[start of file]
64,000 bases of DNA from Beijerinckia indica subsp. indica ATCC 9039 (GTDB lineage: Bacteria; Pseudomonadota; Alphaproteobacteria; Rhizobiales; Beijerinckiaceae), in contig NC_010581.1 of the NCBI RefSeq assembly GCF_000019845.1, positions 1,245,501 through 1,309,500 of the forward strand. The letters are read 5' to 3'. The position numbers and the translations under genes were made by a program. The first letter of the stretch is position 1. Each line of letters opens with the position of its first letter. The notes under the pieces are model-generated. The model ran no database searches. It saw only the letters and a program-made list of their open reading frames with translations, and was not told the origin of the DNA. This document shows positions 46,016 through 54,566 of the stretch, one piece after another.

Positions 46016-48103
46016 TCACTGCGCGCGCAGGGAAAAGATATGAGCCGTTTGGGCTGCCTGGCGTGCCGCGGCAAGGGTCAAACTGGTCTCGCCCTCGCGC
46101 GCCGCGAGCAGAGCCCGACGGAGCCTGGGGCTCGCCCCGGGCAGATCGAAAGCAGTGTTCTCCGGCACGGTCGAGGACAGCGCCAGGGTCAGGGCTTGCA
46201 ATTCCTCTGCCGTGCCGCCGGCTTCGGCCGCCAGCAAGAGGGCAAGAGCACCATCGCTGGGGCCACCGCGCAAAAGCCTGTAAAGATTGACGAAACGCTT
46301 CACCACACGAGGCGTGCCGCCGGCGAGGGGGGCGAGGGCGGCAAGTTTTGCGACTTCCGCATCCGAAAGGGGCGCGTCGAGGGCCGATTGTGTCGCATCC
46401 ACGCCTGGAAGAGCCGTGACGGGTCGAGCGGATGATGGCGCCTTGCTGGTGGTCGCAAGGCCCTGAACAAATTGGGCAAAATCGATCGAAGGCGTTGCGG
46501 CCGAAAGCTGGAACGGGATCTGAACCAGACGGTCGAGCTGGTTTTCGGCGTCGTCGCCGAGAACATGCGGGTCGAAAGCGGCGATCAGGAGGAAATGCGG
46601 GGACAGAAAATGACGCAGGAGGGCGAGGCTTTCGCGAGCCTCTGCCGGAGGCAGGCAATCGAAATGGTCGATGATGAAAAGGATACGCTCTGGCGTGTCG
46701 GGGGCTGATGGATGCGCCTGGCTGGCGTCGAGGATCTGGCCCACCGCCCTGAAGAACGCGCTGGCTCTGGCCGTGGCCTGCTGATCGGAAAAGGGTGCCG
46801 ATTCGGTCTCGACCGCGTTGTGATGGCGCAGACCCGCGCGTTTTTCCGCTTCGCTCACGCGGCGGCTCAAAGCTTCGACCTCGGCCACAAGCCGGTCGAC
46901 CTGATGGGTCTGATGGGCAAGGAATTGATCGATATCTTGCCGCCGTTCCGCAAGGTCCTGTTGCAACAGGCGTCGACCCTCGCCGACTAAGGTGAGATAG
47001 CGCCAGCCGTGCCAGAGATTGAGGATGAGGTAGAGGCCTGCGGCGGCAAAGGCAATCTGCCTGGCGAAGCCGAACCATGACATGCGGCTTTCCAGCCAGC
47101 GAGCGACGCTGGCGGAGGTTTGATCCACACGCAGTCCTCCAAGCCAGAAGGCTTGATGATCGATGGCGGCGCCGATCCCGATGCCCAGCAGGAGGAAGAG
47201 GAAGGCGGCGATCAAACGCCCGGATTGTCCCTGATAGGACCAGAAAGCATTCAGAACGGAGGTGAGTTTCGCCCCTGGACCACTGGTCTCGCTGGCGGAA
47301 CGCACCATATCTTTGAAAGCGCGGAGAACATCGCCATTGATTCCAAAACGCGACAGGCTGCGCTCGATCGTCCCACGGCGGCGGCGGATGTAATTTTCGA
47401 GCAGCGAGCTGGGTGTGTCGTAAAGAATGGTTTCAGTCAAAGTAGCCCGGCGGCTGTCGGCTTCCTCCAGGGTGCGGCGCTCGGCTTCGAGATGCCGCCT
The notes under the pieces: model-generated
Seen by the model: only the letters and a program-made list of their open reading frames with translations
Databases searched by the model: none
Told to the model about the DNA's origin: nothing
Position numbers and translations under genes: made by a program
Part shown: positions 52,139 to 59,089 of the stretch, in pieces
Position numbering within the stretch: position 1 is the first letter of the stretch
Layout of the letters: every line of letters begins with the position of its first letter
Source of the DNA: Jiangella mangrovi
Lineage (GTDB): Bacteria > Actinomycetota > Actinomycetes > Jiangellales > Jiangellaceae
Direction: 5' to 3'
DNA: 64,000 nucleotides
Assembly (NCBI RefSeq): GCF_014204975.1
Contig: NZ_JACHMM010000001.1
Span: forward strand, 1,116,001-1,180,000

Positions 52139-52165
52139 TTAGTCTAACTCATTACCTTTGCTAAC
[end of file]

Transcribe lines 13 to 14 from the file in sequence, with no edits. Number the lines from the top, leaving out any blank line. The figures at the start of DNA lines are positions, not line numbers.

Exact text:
47001 CGCCAGCCGTGCCAGAGATTGAGGATGAGGTAGAGGCCTGCGGCGGCAAAGGCAATCTGCCTGGCGAAGCCGAACCATGACATGCGGCTTTCCAGCCAGC
47101 GAGCGACGCTGGCGGAGGTTTGATCCACACGCAGTCCTCCAAGCCAGAAGGCTTGATGATCGATGGCGGCGCCGATCCCGATGCCCAGCAGGAGGAAGAG